She suspected one of her parents put a magazine on her bed with an article about what a person s clothes say about them even though neither of them would take responsibility for it. In Chapter 4, Willow thought she was ready for middle school because she was prepared on an academic level.
When she got there, she realized she wasn t. Girls were screaming, boys seemed to be attacking each other. One girl even thought Willow was a janitor because of the way she was dressed. After three hours she called her mom to pick her up. On the seventh day of middle school, Willow aced a standardized test. She was called to the office and told she would be required to see a behavioral counselor because the teacher thought she cheated. Her counselor s name was Dell Duke.
Willow Chance is an adopted girl who has just learned that her adoptive parents have been killed. Willow gives the reader a bit of her background in these chapters. She describes herself as being of color probably meaning she is of African American heritage but her parents are white. Family is important in this novel, particularly the idea that a group of people doesn t have to be the traditional mom, dad and kids all of the same race, to be a family.
Willow is also highly intelligent. She likes to study other peoples medical conditions, diagnose them and suggest treatments. She enjoys conducting experiments. Because she spends so much time doing brain activity, and not much cultivating relationships, she and her parents transform their yard into a garden.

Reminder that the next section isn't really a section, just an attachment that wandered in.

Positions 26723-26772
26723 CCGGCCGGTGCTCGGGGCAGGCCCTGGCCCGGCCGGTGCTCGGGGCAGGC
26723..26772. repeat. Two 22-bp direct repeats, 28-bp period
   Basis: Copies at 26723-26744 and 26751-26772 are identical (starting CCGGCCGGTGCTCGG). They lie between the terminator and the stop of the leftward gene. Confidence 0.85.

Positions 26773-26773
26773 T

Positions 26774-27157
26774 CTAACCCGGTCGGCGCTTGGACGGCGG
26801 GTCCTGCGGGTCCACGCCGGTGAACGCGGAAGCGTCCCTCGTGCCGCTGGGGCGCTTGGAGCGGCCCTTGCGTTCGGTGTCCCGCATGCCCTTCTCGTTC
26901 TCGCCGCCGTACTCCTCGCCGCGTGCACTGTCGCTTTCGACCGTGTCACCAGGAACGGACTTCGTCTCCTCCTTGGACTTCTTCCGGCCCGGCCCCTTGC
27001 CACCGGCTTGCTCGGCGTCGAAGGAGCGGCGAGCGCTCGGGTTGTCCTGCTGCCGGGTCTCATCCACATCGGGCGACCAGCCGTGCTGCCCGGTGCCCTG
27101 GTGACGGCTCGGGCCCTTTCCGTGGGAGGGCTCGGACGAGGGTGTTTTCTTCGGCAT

The project is meant to give Willow an outlet to experience different types of companionship. Willow s closeness to her garden is displayed by the way she often describes things in terms of gardens and nature. For instance, when she is sent to the principal s office after making a perfect score on a standardized test, she describes the other students as buzzing like pollen soaked worker bees in Chapter 4.
She also tries to make a joke as she tells them the human corpse flower has blossomed. She is right when she assumes no one gets the correlation she has made between herself and the unique flower that has just bloomed in her garden. This reference to her garden and her description of the way her garden is her refuge sets the stage for the theme of plants which will appear throughout the novel.